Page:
Edge of Seventeen

You’re right about everything. I’m only here for me, and my life is fucking incredible. I love it. I love spending another night talking mum off the ledge, I love only applying to schools nearby, because who knows what’ll happen in the house if I’m not around to fix it, and I love that the one person who makes me feel like I could take a fucking breath… I can’t have without completely destroying you. So, you’re right. You’re right, it’s a blast. I win.

Year Released: 2016

Director: Kelly Fremon Craig

Cast: Hailee Steinfeld, Woody Harrelson, Blake Jenner, Haley Lu Richardson, Kyra Sedgwick and Hayden Szeto

So for a change, I am writing this opening section after I’ve watched the film, which is very strange for me as I normally like to talk about what I hope for the film in this opening section.

I wasn’t even initially going to review this because “Edge of Seventeen” is far better known than I tend to go for when reviewing, but as England were eliminated from the World Cup half an hour ago (at the time of me writing this sentence), I needed to cheer myself up, so that combined with not writing a review for a while, has made me decide to go a bit against type.

I first heard of this film in late 2016 when I started as a supervisor at a cinema. It was in one of the screens but didn’t interest me because I wasn’t in my “I will watch pretty much anything” mode.

So yeah, here we go.


Nadine (Steinfeld) was always a loner child that didn’t socialise until she met Krista (Richardson) early in life. The two became inseparable, especially after Nadine’s father died when she was just 13 due to a heart attack. Nadine has a strained relationship with mother Mona (Sedgwick) and brother Darian (Jenner), and she feels she can only confide in Mr. Bruner (Harrelson), her teacher.

One day Krista is staying around Nadine’s house and starts a conversation with Darian late at night that ends with them sleeping together. Nadine is mortified and ends her friendship with Krista, and starts trying to seek male attention herself, initially with Erwin (Szeto) and more specifically Nick (Alex Calvert).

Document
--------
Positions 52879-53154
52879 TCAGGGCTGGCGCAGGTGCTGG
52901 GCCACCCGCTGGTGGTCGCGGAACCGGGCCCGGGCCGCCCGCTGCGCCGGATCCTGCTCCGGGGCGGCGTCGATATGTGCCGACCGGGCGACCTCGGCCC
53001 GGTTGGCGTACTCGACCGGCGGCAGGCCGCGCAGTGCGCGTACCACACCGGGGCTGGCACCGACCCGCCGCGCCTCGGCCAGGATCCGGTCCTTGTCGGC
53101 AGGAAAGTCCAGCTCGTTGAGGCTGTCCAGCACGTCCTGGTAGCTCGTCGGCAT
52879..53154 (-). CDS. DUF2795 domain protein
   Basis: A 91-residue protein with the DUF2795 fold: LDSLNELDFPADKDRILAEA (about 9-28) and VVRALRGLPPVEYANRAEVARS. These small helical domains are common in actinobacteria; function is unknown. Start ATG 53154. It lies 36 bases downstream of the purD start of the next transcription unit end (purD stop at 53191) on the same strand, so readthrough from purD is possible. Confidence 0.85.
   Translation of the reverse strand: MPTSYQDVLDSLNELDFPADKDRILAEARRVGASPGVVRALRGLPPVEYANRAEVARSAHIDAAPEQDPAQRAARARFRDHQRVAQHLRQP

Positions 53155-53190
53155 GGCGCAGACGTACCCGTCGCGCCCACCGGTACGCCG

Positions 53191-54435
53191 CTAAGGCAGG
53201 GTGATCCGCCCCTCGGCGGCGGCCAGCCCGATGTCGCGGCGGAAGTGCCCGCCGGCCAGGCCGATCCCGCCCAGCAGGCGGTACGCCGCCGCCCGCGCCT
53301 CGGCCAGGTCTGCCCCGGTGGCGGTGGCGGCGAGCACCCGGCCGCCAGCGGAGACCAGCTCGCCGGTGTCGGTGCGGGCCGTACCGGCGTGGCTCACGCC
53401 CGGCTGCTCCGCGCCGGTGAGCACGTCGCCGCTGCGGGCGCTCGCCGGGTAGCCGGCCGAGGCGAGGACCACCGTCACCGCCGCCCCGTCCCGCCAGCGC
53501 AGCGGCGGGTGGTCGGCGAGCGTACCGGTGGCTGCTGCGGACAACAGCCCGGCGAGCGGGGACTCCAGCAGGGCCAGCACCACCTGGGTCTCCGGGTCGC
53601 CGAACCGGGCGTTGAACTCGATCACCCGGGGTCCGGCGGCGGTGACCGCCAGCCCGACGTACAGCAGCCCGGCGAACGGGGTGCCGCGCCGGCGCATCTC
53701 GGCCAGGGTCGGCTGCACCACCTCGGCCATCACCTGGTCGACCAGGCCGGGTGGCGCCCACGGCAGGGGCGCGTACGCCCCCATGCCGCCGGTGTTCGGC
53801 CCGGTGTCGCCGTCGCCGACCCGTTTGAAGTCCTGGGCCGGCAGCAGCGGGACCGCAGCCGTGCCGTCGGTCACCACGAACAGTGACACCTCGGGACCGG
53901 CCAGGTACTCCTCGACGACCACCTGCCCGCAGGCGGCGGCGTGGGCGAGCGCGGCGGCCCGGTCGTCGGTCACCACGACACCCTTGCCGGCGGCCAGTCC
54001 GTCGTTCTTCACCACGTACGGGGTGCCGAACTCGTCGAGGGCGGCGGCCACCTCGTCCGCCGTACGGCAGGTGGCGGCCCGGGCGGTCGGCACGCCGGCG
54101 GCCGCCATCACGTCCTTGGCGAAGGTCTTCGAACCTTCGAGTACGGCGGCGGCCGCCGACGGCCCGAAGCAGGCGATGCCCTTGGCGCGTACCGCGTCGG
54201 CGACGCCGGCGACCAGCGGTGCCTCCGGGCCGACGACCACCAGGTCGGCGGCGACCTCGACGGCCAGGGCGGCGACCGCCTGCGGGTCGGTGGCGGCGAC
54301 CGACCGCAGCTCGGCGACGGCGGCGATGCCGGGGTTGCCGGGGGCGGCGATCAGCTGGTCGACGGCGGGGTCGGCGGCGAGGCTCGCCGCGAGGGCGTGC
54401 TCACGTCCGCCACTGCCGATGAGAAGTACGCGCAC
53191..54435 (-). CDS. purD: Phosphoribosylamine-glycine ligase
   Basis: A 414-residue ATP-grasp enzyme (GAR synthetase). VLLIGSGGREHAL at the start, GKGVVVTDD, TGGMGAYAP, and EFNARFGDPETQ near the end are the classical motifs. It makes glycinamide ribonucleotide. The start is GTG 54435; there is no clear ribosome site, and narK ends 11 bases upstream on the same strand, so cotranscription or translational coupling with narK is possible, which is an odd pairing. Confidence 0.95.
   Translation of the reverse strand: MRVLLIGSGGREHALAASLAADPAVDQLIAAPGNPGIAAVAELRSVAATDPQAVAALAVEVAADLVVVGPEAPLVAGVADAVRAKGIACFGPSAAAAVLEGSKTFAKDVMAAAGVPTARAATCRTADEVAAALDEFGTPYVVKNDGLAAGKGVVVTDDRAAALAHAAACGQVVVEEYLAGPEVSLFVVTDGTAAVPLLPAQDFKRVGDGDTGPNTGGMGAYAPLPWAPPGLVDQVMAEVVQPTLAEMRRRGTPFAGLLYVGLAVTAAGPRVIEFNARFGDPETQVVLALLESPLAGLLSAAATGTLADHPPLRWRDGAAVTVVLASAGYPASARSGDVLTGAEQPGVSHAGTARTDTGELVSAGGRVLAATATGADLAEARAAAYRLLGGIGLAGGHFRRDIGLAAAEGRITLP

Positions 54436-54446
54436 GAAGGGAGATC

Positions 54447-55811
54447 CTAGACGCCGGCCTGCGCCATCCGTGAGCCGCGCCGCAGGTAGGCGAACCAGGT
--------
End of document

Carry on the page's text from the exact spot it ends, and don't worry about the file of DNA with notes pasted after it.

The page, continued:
As time goes on her life gets more out of control.

So why did this put you in a good mood?

Admittedly I am now in my mid-30s and I didn’t grow up in America, nor was I ever a teenage girl, but for me, this is one of the most accurate representations of teenage life that I can remember seeing. In my teens, I was also an outcast and kept trying my own thing, so I can definitely relate to Nadine, who is played excellently by Hailee Steinfeld. It is easy to see why she gets the critical praise that she does.

I’d only seen Steinfeld in one movie before, the remake of “True Grit” in which she was also fantastic. She is equally laudable here and it is truly remarkable that she makes what is ultimately a very selfish character likeable. Let’s not beat around it, Nadine is likeable, but everything she does and says makes you realise just how tedious she would be to put up with.

Blake Jenner (who I had also seen in just one movie) puts in a calm performance as Darian, and the character is interesting because you only hear about him from Nadine’s perspective and narration, but not once does he do anything that suggests he is as bad as she makes him out to be.

I could sit here going through the cast all day, each has their own thing that makes them highly watchable, and without revealing who, I am exceptionally glad that she ended up who she does (or at least implied ends up with) because it felt right for the story, and more importantly, a choice that she would make given everything you’ve seen up until that point. No character feels wasted and that is very refreshing for a genre that has become mightily tedious to watch in the last twenty or so years.

Even smaller characters, such as Nick, feel realistic and you can certainly relate to why they do what they want to do. A lot of films from the teen genre have at least one larger-than-life (in an unrealistic) manner that constantly stops you feeling like you’re watching something that could actually happen (such as Stifler in the “American Pie” series or Barry in “Road Trip”). This story could take place in your own hometown, hell, you could even be one of the characters yourself, whereas a lot of other films of a similar nature don’t have that.

“Edge of Seventeen” is one of the most complete coming-of-age stories I’ve seen put to screen in recent years.

Had I watched this in 2016 when it was released at the cinema, it would have comfortably made it into my top twenty (it was an exceptionally good year for film), maybe even my top ten.


One of the best teenage-centric movies I’ve seen, certainly one of the better of the 21st century. “Edge of Seventeen” gets it right in so many areas and the cast is utterly fantastic. No-one puts a foot wrong and you’re with them all of the way.

Steinfeld puts in a remarkable performance as she makes you like and care for a character that is everything a central character shouldn’t be. She heads up a highly competent cast and an excellent execution.

This is one of the easier approved stamps I’ve given for a while.

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